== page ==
• Tuesday, November 21, 2023
Trinity Housing Barrister Summary of Dudley Metropolitan Council v Mailley [2023]

Trinity Social Housing Law barrister, Henry Percy-Raine has prepared the following summary of the recent Court of Appeal decision of Dudley Metropolitan Council v Mailley [2023] EWCA Civ 1246.

The facts

In 1965, Dudley Council let a three-bedroom property to the appellant’s mother (Mrs Mailley), who lived there with the appellant. It became a secure tenancy in 1980.

In 2016, Mrs Mailley became a permanent resident in a care home owing to her ill health. When she died, Mrs Mailley’s principal address was at the care home. She had not assigned the secure tenancy before losing the capacity to do so. Possession proceedings were brought against the appellant.

The decision at first instance

Cotter J rejected the appellant’s Equality Act, Article 8 and Public Law defences to the possession claim. Those decisions were not challenged on Appeal.

The appellant’s case was also that s.87(b) of the HA 1985 unlawfully discriminated against her because of her “status” under Article 14 ECHR in conjunction with Article 8. Cotter J found against the appellant on the question of whether there had been unlawful discrimination under Article 14 ECHR [20]. That conclusion was challenged on Appeal.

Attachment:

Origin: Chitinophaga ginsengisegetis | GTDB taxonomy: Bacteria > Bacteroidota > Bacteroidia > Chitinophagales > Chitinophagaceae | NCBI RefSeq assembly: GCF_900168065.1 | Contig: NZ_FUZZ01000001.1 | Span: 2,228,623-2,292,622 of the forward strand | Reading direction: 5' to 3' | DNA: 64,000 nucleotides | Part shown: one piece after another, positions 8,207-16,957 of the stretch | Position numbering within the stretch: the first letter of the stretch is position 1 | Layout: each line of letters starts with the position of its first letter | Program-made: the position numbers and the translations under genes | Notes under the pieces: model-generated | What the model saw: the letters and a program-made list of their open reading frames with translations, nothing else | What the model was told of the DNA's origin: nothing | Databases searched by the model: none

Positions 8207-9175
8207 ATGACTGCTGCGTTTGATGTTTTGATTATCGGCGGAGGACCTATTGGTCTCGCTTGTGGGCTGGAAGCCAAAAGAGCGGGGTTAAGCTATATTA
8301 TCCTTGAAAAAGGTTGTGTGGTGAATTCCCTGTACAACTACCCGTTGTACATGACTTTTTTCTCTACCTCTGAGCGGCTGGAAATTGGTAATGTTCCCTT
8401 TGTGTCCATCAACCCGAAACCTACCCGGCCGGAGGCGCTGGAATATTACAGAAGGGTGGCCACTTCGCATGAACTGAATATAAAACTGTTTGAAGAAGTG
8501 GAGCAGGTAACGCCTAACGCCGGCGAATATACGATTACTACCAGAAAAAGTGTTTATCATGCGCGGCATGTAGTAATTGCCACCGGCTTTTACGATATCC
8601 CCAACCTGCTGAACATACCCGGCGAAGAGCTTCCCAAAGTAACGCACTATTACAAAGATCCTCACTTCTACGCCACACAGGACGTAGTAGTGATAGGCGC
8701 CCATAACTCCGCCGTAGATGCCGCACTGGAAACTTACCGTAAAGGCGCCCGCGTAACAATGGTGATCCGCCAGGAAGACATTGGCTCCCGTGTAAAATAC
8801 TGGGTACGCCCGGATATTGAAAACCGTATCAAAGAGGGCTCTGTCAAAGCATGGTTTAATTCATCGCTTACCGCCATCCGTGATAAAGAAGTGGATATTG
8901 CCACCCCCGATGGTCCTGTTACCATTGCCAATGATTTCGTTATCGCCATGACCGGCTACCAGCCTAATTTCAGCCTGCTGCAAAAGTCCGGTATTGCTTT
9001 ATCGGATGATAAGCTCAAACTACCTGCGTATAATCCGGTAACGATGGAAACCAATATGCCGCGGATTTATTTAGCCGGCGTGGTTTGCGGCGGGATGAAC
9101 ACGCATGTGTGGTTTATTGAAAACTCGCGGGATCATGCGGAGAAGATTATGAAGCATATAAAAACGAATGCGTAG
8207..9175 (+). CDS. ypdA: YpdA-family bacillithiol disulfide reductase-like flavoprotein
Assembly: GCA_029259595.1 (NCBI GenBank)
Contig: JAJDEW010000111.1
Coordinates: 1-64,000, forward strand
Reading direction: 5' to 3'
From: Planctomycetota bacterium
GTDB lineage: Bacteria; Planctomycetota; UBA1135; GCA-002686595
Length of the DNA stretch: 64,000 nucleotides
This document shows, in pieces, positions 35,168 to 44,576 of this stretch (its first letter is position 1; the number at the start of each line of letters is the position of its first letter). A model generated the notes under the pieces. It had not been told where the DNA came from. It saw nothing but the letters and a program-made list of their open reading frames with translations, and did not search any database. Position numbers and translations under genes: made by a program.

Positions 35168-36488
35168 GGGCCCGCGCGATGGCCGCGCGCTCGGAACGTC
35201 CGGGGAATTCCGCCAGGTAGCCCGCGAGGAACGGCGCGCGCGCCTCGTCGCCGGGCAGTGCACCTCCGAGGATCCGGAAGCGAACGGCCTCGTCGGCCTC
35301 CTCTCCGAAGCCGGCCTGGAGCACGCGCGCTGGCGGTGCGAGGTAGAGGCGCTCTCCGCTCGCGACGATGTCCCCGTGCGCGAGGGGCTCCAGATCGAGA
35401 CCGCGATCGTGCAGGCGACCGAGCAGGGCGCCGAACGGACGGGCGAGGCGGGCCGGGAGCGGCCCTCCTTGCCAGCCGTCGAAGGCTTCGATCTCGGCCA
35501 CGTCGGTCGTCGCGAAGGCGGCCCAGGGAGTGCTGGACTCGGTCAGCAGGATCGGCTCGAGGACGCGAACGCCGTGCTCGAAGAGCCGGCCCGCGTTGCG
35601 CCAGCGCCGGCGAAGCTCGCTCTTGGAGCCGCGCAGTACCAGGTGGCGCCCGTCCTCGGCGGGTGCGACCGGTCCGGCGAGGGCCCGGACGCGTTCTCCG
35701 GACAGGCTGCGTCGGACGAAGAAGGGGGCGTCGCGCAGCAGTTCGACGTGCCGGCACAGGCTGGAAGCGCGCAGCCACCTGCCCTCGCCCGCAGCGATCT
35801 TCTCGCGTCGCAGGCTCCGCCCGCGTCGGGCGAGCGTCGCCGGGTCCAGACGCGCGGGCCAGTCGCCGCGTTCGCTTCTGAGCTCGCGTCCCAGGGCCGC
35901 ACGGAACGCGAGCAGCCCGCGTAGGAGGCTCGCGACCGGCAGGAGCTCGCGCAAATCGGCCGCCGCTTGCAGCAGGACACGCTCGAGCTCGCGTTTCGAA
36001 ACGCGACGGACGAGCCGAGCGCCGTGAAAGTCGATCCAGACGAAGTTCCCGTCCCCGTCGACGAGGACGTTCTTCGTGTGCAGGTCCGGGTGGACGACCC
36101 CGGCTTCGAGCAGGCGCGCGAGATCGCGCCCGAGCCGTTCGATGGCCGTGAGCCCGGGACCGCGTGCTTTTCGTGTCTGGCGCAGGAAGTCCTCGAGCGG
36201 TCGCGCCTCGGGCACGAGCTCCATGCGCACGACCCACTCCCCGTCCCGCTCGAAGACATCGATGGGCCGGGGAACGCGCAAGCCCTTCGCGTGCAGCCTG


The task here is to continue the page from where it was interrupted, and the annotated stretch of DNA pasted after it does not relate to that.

Cotter J concluded that the appellant had not succeeded to her mother’s secure tenancy on 16 October 2016, and ordered possession to be given of the property.

The decision of the Court of Appeal

Giving the leading judgment, Simler LJ considered that the appellant’s eviction did not amount to unlawful discrimination under Article 14:

  • In line with MOC v Secretary of State for Work and Pensions [2022] EWCA Civ 1, capacity is typically not “other status” because of its uncertainty and fluidity [34-35].
  • The extent to which the appellant was treated differently was not because of an “other status”. The reason why the appellant was not entitled to succeed her mother’s tenancy was solely due to the operation of section 87 of the HA 1985 [49].
  • In any event, the difference in treatment would be justified in this case. The broad aim of limiting succession rights strikes a balance between the interests of different groups, provides certainty for tenants, landlords and qualifying successors, and further ensures that scarce social housing returns to the pool and can be allocated to those who are most in need of it [63-64].

The Appeal was accordingly dismissed.